The 2017 NHL GM Report Card – Part 3

It’s been a crazy couple of days writing up this general manager project. If you haven’t already, please read the methodology before checking out our final list of rankings.

When going through the final rankings there were several interesting things that only show up when the data is viewed holistically. Here are some of our big findings that didn’t make it into the rankings piece.

GM Ranking

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The 2017 NHL GM Report Card – Part 2

(This piece was written as a collaboration between Carolyn Wilke and Chris Watkins)

Alright, we’re only a little bit sorry we made you read our methodology post first, because we know what you really want is below. Still, we recommend you understand how we came to our ratings before you continue reading this post.

We’re sure you’ll disagree with us on some points, and that’s fine – despite our best efforts, these are still fairly subjective ranks. Still, try this exercise for yourself, and it’s possible your opinions will change.

Now, without further ado – all 31 GMs, ranked.

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The 2017 NHL GM Report Card – Part 1

(This piece was written as a collaboration between Carolyn Wilke and Chris Watkins)

What makes a good general manager in the NHL?

It’s a hard question, plagued by subjectivity, by bias, and by lack of transparency. It’s complicated by league mandates like the expansion draft and the hard salary cap. It mixes the weight of process, results, and vision into one big stew, where it can be difficult to distinguish the meat from the sauce.

It’s a question, that unlike many others, is difficult to quantify with even the most advanced of stats.

And it’s one that the league has no desire to answer definitively, as that would only hurt the men currently in those roles.

Fortunately for you, Hockey Graphs loves tackling the hard questions.

In the following articles, we will attempt to rank all 31 of the NHL’s GMs, as objectively as possible, according to seven important criteria. They each painstakingly researched trade histories, draft selections, and salary cap management, coming up with a final score for each.

While this process still was subjective, in that these scores are not quantitatively derived, it was an extremely holistic process, and both of us were forced to confront some of our own biases.

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Shea Weber, Norris Voting, and the Role of the Modern Defender

So on Thursday, I went on a bit of a rant about the role of defensemen in the NHL. Well, rant is probably the wrong word, as it wasn’t particularly emotional, so let’s call it instead a “tweetstorm”. This piece will expound upon those tweets in greater depth, as I think it’s a topic that deserves a little more than what 140 characters and snark can provide.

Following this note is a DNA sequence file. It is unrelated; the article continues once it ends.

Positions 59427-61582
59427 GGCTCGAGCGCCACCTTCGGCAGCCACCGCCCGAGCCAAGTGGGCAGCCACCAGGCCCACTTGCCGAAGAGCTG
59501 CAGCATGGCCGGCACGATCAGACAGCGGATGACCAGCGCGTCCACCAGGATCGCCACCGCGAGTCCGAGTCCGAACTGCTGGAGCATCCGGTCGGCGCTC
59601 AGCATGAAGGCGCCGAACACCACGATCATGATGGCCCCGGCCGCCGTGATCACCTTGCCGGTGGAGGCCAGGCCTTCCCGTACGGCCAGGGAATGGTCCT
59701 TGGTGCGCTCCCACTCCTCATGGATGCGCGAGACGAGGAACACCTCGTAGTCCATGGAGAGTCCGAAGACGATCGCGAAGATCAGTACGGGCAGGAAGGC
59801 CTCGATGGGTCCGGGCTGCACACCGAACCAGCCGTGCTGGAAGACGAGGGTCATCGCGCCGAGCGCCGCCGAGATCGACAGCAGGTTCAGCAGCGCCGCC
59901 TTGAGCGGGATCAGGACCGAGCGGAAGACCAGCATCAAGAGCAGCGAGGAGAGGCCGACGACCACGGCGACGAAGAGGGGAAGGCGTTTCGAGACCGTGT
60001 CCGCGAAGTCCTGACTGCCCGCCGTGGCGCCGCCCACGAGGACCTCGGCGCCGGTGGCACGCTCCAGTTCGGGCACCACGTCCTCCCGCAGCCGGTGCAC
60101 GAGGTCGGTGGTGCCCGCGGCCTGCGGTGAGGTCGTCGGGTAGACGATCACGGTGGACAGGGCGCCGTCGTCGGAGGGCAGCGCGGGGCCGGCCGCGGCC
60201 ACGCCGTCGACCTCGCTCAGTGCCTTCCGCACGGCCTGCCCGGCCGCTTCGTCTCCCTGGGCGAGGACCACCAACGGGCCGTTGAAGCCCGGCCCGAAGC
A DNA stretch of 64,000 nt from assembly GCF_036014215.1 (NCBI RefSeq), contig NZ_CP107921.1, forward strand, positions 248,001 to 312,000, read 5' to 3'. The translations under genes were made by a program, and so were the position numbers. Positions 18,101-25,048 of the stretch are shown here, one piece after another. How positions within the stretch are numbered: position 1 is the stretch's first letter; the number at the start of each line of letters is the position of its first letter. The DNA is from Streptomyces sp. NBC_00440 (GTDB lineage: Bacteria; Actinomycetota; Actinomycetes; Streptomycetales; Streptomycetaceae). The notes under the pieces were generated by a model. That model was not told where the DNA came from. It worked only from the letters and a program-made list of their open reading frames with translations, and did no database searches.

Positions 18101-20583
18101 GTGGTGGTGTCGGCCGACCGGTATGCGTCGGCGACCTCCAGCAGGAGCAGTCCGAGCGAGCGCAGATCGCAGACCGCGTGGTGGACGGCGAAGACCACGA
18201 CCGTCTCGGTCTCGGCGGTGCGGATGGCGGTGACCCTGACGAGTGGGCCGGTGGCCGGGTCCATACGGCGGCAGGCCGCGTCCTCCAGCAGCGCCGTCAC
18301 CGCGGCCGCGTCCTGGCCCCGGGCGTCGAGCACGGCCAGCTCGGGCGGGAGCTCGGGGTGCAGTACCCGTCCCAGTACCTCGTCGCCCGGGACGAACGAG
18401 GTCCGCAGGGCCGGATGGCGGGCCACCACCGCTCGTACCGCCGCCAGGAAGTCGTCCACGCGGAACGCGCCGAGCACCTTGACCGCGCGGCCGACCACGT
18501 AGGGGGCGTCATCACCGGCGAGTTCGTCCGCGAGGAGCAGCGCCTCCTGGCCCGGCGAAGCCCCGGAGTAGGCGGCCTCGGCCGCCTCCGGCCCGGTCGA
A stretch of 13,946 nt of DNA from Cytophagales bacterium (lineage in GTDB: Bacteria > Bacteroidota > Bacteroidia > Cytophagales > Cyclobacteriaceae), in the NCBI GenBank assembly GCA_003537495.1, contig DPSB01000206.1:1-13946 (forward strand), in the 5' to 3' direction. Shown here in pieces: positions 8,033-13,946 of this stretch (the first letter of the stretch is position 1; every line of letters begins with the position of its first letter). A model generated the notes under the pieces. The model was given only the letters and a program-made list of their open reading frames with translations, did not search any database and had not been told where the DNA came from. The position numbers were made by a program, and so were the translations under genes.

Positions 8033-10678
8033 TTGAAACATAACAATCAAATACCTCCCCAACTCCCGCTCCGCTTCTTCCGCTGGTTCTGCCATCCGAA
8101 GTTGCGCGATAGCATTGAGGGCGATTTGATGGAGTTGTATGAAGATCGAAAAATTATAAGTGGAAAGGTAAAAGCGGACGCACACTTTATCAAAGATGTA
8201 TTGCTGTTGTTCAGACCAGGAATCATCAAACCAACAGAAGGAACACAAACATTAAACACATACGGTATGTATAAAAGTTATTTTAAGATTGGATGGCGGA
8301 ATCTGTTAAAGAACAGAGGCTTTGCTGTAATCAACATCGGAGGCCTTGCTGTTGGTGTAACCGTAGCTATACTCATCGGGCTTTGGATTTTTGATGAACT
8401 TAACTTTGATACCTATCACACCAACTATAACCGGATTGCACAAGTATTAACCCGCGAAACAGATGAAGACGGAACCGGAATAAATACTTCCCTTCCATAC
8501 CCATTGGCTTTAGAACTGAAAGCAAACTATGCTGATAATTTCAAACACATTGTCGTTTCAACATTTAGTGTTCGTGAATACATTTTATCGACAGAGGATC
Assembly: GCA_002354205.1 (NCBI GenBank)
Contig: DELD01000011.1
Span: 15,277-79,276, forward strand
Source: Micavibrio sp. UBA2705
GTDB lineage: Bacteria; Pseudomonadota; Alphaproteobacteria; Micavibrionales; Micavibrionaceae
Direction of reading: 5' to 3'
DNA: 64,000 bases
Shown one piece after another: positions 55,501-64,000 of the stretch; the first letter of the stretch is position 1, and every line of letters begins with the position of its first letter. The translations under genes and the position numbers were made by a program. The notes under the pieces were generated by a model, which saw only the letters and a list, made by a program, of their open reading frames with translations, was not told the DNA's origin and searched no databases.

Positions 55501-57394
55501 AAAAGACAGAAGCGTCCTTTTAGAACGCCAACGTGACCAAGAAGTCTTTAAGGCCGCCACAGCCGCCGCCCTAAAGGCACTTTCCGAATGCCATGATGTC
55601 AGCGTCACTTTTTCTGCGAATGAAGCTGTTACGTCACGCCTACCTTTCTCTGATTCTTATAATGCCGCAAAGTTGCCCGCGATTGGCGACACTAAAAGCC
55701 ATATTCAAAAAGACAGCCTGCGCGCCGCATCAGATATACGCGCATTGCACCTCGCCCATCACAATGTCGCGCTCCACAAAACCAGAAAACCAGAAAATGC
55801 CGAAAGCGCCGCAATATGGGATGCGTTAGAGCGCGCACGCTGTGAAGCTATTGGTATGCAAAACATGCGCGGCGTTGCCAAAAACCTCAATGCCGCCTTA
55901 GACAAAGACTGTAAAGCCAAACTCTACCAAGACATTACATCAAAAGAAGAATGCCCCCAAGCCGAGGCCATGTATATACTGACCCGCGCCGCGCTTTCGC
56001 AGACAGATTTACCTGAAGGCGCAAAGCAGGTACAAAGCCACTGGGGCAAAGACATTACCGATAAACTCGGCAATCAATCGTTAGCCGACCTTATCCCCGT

Though I can’t promise this won’t also include some snark.

The entire discussion was kick started by this tweet:

Now, you’re probably thinking “oh man, a Shea Weber analytics take. Let me go get my popcorn for the inevitable scathing fallout.”

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Exploring the Impact of New NHL Coaches and GMs

With Todd Richards being let go after a disastrous 0-7 start by the Blue Jackets, and Bruce Boudreau on the hot seat (heck, he might be out of a job by the time I finish writing this), coaching is once again in the spotlight. After Richards was fired, I went on a mini rant about how I believe having a good GM is more important than having a good coach, and while I still believe this is true, I wouldn’t be a data person unless I tried to prove it.

This project has many parts to it. The first, which I’ll be doing here, is just looking at the breakdown of Scoring Chances For% compared to Coaches and GMs in the early days of their tenure, i.e. right after being hired. Scoring Chances, to simplify things, are basically “more dangerous shots” (click here for a more rigorous definition).

To start, I needed data. I pulled all 30 teams from 2006/07 to 2015/16, and coded each season by what kind of organizational changes happened within. This gave me 331 data points, as there were often midseason coaching or GM hirings to account for.

The states broke down like this:

1) No Change – 64%
2) Hired a new Coach – 21.5%
3) Hired a new GM – 7.3%
4) Hired a new Coach & new GM – 7.3%

In looking at the data, some patterns quickly emerged. The first two years of tenure in either role were where the most change, for better or worse, happened.

Because I had so much data in the No Change category, I wanted to see if there was any sort of trend year over year for the control group.

No Changes - Coaches SCF Delta YoY

No Changes - GMs SCF Delta YoY

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